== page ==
“Spark,” I go. “Number Four’a Dwayno’s Top Ten—Finally seein’ eye to eye with your buddy!”
With Geronimo behind the wheel and Spark and Joe sharin’ sidecar, I’m stuck in the backseat, squashed. It’s like a Boys’ Club party—which I never went to—so I just eardrum these young dudes’ tennis-matchin’ convos. They’ve had one helluva trip. Almost six months breathin’ dust. Went to D.C.. Since this ain’t their first see the world (like that Brit band Gomez suggests) trip, they got their survival skills honed. Shopliftin’s an art form. Confidencin’ fat-cat tourists, pickin’ pockets, emotin’ teary-eyed sympathy—and then convertin’ it all to cold cash, a warm bed, or a hot meal—these junior vagabonds got it down.
Joe’s seventeen, like Elliot (Tommy’s bro) the fatso, and Oriole’s sixteen—and they all look two years younger.
“What’s your motivation?” I say, ‘cause I’d be back at the pad sleepin’ in, if not for my guardian friggin’ angel gig.
“Boredom,” says Joe from up front.
“Drunk parents,” answers Elliot.
“Homo stepdad,” says Oriole.
“How bout you?” Joe’s got this piercin’ brown stare, when he says anythin’, but now it’s like those eyes’re laser-razors scrapin’ the walls’a my friggin’ brain.
“Let’s just say, all of the above,” I say. Then to cross shit off my list, I go: “What about girls?”
“What about em?” says Joe, who, after Geronimo, seems to be tribal spokesman.
“Score a lotta snatch or what?” I shout, hopin’ good mood might get ‘em percolatin’ over pussy.
“We’re dirty teenagers with no money,” says Oriole. “Three guesses?”
“Hey. You little dudes could be pullin some private Idaho boner fest for all I know.”
“We’re straight, thanks,” says Joe, and since his tone’s one’a polar bears and igloos, and these dudes follow his lead, everythin’ gets stony faced and silent.
Then Elliot, who’s been pretty goddamn quiet—the big-bellied Buddha drugstore Indian’a the bunch—goes: “What about you? Seemed ready to tap your RV bear-man’s ass.”
Since that campsite business’s gotten sorta hazy, I go: “Huh?” And I woulda said more cause this little twerp’s implyin’ that I got homosexual tendencies (and after that Sammy shit, it’s a touchy goddamn subject), but I don’t get the chance.
Joe starts laughin’. “Fuckin’ cock out to here, you said!” Leaned back in the seat, legs straight, the kid holds his flattened fuckin’ palm a foot and a half from his lap.
And even though I am flattered over the length’a his lie about me and mine, his snicker rubs me wrong. “Fuck you, Poke-a-handus.”
“We all saw your hard-on over that burly guy.” Now it’s Birdboy crashin’ on my character. “We didn’t see any burly guy but we seen your response to him.”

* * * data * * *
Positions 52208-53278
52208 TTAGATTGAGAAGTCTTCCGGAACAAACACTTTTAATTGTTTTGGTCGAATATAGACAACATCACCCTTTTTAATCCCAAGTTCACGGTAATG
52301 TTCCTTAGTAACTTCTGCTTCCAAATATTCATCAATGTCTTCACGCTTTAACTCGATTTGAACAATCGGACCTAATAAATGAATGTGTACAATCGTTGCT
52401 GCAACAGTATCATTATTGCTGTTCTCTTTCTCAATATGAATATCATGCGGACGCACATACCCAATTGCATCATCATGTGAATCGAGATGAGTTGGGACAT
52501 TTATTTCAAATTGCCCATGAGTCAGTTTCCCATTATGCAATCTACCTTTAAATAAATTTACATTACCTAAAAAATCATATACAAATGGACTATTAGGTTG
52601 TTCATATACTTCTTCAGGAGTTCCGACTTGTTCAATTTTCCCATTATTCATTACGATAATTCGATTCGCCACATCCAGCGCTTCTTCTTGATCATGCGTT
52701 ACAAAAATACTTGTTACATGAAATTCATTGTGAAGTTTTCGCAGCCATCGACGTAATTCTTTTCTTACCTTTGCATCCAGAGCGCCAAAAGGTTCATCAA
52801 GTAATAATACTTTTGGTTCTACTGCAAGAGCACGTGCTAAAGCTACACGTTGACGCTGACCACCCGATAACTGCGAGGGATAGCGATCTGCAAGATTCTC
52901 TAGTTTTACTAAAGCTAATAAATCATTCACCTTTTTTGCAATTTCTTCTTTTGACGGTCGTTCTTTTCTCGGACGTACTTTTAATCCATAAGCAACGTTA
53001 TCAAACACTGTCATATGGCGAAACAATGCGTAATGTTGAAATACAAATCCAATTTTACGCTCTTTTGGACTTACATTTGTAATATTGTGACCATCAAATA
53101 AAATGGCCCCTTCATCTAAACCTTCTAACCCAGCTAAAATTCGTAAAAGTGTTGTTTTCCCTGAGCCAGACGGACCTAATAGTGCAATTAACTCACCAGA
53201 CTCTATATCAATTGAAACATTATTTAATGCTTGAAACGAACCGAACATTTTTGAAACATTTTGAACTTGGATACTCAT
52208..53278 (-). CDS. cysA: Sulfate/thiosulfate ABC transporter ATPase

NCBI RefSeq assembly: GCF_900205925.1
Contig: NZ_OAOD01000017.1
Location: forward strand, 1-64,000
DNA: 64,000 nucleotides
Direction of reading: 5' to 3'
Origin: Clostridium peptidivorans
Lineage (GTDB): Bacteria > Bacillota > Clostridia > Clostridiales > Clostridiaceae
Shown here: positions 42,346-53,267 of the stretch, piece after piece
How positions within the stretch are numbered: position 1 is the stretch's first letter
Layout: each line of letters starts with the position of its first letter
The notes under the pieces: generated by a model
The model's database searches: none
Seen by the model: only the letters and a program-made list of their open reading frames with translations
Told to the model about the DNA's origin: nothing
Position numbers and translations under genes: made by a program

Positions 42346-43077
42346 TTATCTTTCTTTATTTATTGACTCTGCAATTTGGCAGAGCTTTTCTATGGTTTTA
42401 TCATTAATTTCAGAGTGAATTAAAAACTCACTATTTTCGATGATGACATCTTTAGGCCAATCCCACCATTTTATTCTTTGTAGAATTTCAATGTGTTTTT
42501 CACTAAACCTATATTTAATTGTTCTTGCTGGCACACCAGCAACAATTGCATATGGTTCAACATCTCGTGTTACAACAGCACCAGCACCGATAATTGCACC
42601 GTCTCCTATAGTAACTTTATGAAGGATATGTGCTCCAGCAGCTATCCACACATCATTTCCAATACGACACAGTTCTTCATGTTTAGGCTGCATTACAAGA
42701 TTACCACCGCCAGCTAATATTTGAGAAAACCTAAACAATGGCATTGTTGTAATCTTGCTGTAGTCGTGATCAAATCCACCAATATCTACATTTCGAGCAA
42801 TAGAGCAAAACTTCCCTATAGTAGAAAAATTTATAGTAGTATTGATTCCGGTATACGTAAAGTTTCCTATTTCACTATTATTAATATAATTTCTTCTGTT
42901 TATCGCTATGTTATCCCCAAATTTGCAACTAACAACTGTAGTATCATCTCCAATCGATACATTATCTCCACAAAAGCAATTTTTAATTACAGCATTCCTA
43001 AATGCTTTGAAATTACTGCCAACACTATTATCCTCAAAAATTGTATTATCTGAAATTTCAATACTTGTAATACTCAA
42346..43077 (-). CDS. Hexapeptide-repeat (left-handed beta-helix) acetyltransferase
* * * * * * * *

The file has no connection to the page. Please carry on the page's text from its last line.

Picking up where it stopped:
Ha, ha, they all go.
Joe says: “Bet you and your man Sparky don’t have trouble keeping warm.”
Tommy lowers the volume on that pansy shit he plays and says: “Shut the fuck up!”
“Ain’t funny at fuckin’ all,” I say.
Spark says my name, prob’ly to transport me back to his motivational speech about keepin’ my humor set on low. But I ain’t humored over half-pints sayin’ I’m gay. After Skylar and them, I figure any way it swings’s okay—long as it ain’t Tarzanin’ on me. But the three stooges’a the tribe snortin’ over their lyin’ commentaries, that shit ain’t any kinda okay.
“Everybody calm down, alright?” says Geronimo Wheelman.
Elliot goes: “He’s just embarrassed about getting hard over the guy at the campsite.”
Now everyone’s havin’ a giggle—even the burn victim.
“What the fuck,” I go. And: “Alright! Stop the fuckin’ car!”
“Dwayne,” says the traitorous toasted-marshmallow-head. “We’re on a highway.”
“It’s my fuckin’ car and it better friggin’ stop movin’ or I’m gonna reenact Custer’s last—”
“Enough!” Tommy G. Wheelman belts this one word out with enough oomph to bend steel. Or leave a patch’a rubber—Sadie screeches as she’s recklessed to the side’a…whatever highway.
T.G. Wheelman’s out and opened the door I’m not against and he’s chuckin’ his brother and sorta brothers outta the car and on roadside gravely dirt, which really tempts me to bolt outta the door I’m against, but the fact that he made a shitty parkin’ job’a things and that we’re stickin’ into the travel lane and traffic’s fast and furious has me stuck. Spark’s outta Sadie too and’s hollerin’, but nobody listens to him.
Wheelman’s grown new fuckin’ muscles and his Indian heritage’s collected in his head—his face’s so red it looks ready to blow overripe tomato bits on his crew. Eke apparitionates in my fuckin’ mind and he’s just as pissed as the Navajo who’s now got me and’s draggin’ my form from the Buick. Traffic be damned. When I’m good and scraped and bleedin’ from bein’ flung on sun-baked road shoulder, he goes: “Okay. Let’s have it out. What’s the problem?”
I sit up, wipe my bloody elbows against my jeans. “I don’t have a problem, Tom, ‘cept when little shits start callin’ me names.”
Zero warnin’—Tommy punches his brother upside the head, and Elliot, packin’ extra blub, falls like a tree.
“Alright!” Tommy G. yells. “Enough bigotry! From here on out, no derogatory shit about race, sexual preference—”
“I ain’t gay,” I go.
“I don’t care! We’re all the same here! We need an agreement!”
“Now,” Sparky adds.
After a few sulky moments, we all agree.
“Dwayne,” says Wheelman Tommy. “You’re up front with me.”
“About fuckin’ time. It is my car after—”
“Here!” The keys hit my chest. He doesn’t even look at me. “Come on. Let’s get somewhere.”